OLYMPIA — An Olympia-area woman with a waterfront view of a south Puget Sound bay where harbor seal pups are raised has been watching one pup slowly die.
Brandy Garcia is certain it has been abandoned.
“It’s heartbreaking,” Garcia told The Olympian. “It cried and cried all day and night Saturday, all day and night Sunday, into Monday morning.”
It stopped crying Tuesday but was still alive Thursday morning, she said. Other harbor seal mothers come ashore to feed the pups, but not this one.
“Morally and ethically, I feel horrible watching that poor thing starve to death,” she said. “How can you sleep through something like that?”
Garcia has called every wildlife and animal rescue organization she can think of. All tell her to leave the pup alone and let nature take its course.
Garcia can see a couple of dozen pups from her home on Henderson Inlet, north of Woodward Bay. The haul-out site on a former railroad trestle is about five miles north of Olympia.
Over the past three years, she has watched mothers give birth and teach their young to swim and hunt. “Living here, watching the whole endeavor of these little creatures, I get a little protective of them,” she said.
Because of regulations in the Marine Animal Protection Act of 1972, there is very little anyone can do with an abandoned pup, said Jessie Huggins, stranding coordinator for Cascadia Research in Olympia. There are very few rehabilitation centers in Washington that can accept harbor seals, and most are already full of pups, she said.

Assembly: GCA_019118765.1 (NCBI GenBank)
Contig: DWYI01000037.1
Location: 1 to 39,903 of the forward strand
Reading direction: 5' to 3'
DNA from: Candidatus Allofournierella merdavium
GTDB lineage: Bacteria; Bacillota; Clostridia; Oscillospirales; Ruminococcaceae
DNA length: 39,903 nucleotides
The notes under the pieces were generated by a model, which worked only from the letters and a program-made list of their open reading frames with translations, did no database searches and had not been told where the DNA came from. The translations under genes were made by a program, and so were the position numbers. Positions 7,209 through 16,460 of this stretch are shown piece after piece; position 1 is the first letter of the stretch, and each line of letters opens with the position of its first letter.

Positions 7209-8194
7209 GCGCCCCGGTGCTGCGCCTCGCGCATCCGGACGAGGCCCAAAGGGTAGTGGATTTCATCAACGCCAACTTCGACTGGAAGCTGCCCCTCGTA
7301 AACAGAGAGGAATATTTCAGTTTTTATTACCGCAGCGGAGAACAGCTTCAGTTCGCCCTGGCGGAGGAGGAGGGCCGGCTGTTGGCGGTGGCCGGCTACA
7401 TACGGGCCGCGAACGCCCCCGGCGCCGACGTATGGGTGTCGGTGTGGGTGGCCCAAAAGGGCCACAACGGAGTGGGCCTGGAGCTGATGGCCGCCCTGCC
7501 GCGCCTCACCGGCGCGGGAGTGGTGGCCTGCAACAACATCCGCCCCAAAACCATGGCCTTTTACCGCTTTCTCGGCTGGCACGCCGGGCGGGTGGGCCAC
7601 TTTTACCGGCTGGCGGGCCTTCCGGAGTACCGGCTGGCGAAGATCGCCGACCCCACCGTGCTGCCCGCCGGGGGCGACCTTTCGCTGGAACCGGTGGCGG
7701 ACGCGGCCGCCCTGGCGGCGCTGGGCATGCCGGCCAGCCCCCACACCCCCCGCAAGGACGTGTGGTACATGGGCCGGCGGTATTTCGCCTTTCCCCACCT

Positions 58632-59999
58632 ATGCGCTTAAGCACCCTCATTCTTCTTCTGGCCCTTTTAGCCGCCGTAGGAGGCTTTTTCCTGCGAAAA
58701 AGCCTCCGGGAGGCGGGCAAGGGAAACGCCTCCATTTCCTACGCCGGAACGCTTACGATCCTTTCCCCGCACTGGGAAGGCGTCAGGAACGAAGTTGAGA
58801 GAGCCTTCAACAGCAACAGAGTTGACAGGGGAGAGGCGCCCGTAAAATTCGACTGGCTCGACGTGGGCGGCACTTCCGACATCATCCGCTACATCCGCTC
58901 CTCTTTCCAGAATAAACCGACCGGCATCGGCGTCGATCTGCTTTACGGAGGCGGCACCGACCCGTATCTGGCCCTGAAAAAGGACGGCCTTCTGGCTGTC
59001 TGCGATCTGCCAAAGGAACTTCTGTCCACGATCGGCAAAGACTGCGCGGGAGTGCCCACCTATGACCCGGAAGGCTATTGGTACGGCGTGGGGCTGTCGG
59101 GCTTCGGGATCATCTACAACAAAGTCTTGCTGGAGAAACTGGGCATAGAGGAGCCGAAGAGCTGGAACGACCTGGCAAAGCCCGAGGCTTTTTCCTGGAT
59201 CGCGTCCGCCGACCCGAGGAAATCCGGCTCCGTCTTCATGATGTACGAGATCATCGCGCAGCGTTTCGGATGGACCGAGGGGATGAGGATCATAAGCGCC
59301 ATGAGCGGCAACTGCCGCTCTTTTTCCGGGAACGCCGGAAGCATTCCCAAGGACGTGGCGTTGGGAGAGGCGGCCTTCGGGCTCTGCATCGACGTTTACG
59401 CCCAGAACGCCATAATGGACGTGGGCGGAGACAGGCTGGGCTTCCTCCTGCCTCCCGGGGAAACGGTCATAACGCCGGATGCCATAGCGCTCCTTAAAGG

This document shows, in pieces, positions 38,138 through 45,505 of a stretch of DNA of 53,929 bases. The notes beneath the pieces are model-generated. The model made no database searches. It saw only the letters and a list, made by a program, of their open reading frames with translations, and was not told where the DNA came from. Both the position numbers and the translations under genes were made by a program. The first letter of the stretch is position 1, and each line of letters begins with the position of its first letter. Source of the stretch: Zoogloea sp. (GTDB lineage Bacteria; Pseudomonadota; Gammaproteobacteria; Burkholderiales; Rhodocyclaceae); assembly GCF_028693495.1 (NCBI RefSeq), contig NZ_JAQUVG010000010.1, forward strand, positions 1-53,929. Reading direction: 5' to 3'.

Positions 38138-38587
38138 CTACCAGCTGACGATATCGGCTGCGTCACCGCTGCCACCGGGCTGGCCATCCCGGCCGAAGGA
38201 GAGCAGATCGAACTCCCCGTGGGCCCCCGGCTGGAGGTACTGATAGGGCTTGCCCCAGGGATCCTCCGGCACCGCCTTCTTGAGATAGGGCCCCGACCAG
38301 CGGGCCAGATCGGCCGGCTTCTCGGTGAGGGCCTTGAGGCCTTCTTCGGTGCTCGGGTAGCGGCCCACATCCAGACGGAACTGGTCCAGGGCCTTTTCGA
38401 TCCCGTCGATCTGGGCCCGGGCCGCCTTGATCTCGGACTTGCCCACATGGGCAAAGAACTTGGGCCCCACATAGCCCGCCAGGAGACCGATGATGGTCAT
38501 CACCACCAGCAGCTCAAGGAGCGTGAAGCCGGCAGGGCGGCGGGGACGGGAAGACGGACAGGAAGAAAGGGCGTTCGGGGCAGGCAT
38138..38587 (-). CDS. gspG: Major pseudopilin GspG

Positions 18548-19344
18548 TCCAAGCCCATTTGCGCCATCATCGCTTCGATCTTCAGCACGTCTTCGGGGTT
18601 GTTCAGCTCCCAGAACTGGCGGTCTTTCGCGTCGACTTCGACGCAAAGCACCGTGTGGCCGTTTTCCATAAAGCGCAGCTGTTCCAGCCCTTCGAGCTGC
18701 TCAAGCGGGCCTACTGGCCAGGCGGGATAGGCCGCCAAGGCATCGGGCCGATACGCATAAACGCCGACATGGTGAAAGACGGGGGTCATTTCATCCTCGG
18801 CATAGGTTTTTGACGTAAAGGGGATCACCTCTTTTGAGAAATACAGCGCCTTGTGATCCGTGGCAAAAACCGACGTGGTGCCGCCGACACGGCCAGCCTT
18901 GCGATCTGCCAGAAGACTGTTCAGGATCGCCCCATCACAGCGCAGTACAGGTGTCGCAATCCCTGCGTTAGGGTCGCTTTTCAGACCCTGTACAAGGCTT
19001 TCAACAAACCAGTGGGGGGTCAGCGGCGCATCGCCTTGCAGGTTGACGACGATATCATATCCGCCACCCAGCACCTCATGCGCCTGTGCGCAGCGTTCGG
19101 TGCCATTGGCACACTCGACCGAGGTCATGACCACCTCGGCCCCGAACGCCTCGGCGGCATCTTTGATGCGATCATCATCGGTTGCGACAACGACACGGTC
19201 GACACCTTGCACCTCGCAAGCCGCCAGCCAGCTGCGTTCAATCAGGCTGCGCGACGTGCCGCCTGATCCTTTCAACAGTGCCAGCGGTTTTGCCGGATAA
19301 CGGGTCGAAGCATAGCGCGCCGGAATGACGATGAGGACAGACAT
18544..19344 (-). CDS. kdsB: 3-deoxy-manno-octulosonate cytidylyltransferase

“There are not a lot of options. Our choices right now are euthanizing the animal — which we don’t want to do — or letting nature take its course,” Huggins said.
The Puget Sound harbor seal population is at carrying capacity — the maximum level the environment is capable of sustaining, she said. A high mortality rate is nature’s way of balancing out over-population.
“We don’t have the resources to save them all, and we really wouldn’t want to do that anyway. We try not to interfere,” Huggins said.
Half of harbor seal pups do not survive their first year, Huggins said. The most testing times for survival are the first two weeks of life, and when they are being weaned off of milk. Those that die become food for eagles. “Let that circle of life happen as it should,” she said.
Garcia said she has a marine biology degree from the University of Florida at Key West, and appreciates the role of natural processes. But she says this pup doesn’t fit what she feels is natural selection.
“It isn’t injured or sick, or have a genetic problem that would hurt the species. It’s just hungry,” she said. “We wouldn’t let our dog starve to death. These little guys deserve the same compassion.”